Red Sox

After Olympics wrap, what's next?


After Olympics wrap, what's next?

So just like that, after 17 days, 104 US medals, and one stellar performance by George Michael, the London Olympics are over. Through it all, we met a few new American heroes, were re-acquainted with a few old ones, we were ALL swept up in the unfathomable drama of the 50K Race Walk. And now, theres nothing. Nearly three weeks of non-stop competition replaced by . . . I dont know. The crumbling Sox? Preseason football? The Little League World Series!?!

Truth be told, Im not an enormous fan of the Olympics. At least not compared to how much I care about professional sports, or how much some other people care about the Olympics. But if you have a pulse and a TV, its impossible not to get caught up.

For one, because its always on. Always. And when you consider the sad state of summer TV, the constant flow of competition on the NBC networks was a savior on so many boring nights. And then there are the events. From the absurdity of synchronized diving and the aforementioned race walk to the nuances of competitive ping pong and fencing its all so bizarrely fascinating. In some cases, you find yourself captivated by sports you never knew existed. And all those serve as hearty appetizers to legendary Summer Olympic-entrees like swimming, gymnastics and sprinting, not to mention the more mainstream sports like tennis, soccer and basketball led by familiar names like Federer, Murray, Wambach, Solo, LeBron and Kobe.

Together, we watched it all unfold. We cheered on Douglas and Raisman. We cheered for LeBron! We shook our heads and laughed (what else can you do?) at the unimaginable greatness of Phelps and Bolt. Men fell in love with Alex Morgan; women with Ryan Lochte. We all marveled at the fastest man on no legs but McKayla was unimpressed.

In real time, the games simultaneously dragged on for too long, but happened so fast. The opening ceremonies could have been yesterday or last year. But regardless of our (or my) warped perception, the London Olympics have come to a screeching halt, leaving in their aftermath a slew of memories that will easily last for the next four years.

But thankfully, we'll only need them for another four weeks.

Are you ready?

Rich can be reached at Follow Rich on Twitter at http:twitter.comrich_levine

Padres to interview Red Sox hitting coach Chili Davis for open position


Padres to interview Red Sox hitting coach Chili Davis for open position

BOSTON -- The coaching migration could begin soon.

Red Sox hitting coach Chili Davis is to be in San Diego on Wednesday, a baseball source told NBC Sports Boston. They have an open hitting coach position that Davis will interview for. Davis' reputation in the game remains excellent, despite some offensive drop-offs for key Sox players in 2017.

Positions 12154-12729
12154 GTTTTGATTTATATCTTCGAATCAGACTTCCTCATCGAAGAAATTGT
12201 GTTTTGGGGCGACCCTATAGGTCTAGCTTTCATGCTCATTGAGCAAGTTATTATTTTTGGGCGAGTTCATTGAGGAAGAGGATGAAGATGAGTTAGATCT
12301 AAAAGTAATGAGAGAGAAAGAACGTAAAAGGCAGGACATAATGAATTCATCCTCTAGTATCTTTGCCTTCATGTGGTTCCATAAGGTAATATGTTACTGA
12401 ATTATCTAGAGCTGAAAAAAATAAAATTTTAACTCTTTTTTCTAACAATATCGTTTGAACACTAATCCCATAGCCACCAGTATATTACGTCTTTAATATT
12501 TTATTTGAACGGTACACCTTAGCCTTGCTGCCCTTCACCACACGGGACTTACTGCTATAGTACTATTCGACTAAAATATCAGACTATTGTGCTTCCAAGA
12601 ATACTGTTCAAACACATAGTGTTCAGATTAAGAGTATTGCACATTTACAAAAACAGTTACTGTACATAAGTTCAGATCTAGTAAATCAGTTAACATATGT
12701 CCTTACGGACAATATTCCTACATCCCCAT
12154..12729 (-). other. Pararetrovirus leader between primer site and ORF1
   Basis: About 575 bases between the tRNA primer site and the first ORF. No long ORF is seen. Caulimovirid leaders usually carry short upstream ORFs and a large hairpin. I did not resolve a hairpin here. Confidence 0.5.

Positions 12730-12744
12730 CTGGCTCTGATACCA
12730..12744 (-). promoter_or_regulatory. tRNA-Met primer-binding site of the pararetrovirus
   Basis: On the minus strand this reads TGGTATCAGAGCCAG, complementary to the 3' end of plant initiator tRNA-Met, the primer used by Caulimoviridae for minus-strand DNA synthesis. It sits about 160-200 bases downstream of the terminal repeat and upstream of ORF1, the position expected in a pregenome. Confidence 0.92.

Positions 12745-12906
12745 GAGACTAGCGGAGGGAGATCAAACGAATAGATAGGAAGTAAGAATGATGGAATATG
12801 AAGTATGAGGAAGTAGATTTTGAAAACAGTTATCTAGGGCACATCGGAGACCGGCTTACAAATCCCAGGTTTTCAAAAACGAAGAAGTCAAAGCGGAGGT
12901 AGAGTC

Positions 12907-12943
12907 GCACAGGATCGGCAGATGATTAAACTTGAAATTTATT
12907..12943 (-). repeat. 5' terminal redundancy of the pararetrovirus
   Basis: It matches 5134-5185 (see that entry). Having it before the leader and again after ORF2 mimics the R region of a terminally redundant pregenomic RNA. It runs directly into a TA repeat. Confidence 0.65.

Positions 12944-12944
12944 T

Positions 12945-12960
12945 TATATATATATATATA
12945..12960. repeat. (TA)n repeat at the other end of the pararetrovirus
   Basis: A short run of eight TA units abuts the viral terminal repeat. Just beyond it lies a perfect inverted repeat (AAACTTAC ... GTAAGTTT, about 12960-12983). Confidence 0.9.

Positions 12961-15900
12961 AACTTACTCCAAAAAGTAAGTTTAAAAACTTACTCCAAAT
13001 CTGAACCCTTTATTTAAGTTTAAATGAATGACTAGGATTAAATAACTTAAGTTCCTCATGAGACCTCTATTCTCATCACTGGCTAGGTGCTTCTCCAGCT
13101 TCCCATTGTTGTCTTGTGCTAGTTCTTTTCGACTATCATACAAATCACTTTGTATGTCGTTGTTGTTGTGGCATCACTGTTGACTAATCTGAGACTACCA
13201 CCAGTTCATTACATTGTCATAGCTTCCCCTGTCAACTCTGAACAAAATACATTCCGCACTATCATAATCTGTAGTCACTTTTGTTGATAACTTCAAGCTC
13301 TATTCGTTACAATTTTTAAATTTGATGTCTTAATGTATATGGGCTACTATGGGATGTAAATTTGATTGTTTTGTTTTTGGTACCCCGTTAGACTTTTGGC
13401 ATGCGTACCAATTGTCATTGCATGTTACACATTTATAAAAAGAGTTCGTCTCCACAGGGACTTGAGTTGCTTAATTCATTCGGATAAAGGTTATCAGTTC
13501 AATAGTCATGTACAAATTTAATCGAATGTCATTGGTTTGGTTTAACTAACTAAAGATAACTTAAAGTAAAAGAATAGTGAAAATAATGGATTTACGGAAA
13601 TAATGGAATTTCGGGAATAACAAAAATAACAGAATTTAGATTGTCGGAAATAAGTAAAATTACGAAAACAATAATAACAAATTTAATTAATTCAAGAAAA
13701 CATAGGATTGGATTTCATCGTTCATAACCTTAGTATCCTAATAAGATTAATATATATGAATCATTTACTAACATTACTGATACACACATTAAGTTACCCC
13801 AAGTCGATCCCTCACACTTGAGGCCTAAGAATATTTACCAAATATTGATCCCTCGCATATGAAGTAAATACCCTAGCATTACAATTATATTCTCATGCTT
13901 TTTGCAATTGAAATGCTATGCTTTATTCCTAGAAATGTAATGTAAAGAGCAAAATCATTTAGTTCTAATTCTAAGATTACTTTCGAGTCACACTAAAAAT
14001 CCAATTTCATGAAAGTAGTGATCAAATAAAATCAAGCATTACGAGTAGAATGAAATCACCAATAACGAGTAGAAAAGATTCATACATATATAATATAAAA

Sox president of baseball operations Dave Dombrowski said all the Sox coaches under John Farrell have permission to seek jobs elsewhere.

"I’ve  talked to all the coaching staff members," Dombrowski said last week. "They’re all signed  for 2018. What I told them  is, first  of all, I think very highly of  them. They’re good people. They’re good baseball people. I would recommend  to our new manager any of them, it’s not a problem for me, but I do believe a new manager needs to have his own coaching staff in place within approval of us and making sure that there’s proper areas coached within the club. 

"Would grant permission for any club to talk to our personnel. I know they’re signed, but I wouldn’t want to stand in their way of getting a job somewhere else if that opportunity came up. Some of them could come back, but again, I’m going to wait until we get a manager and I won’t  stand in their way of interviewing elsewhere." 

Davis could eventually land on the interview circuit for manager, as well. 

Have the offseason changes negatively affected the Patriots locker room?


Have the offseason changes negatively affected the Patriots locker room?

The Patriots improve their record to 4-2 with a win over the Jets, but there are still a lot of concerning factors for New England. Mike Giardi and Dan Koppen talk about something the team isn't used to - close games.

Giardi also dives into whether there is a major problem with the locker room dynamic, and whether all the moves they made in the offseason were blown way out of proportion by the media and fans of the talent added, but didn't factor in the personalities they lost.

Koppen and Giardi also look at how the offensive line play has fallen off, despite the same personnel as last year. Finally, discussing the late scratch of Stephon Gilmore due to a concussion. Anything to read into the timing?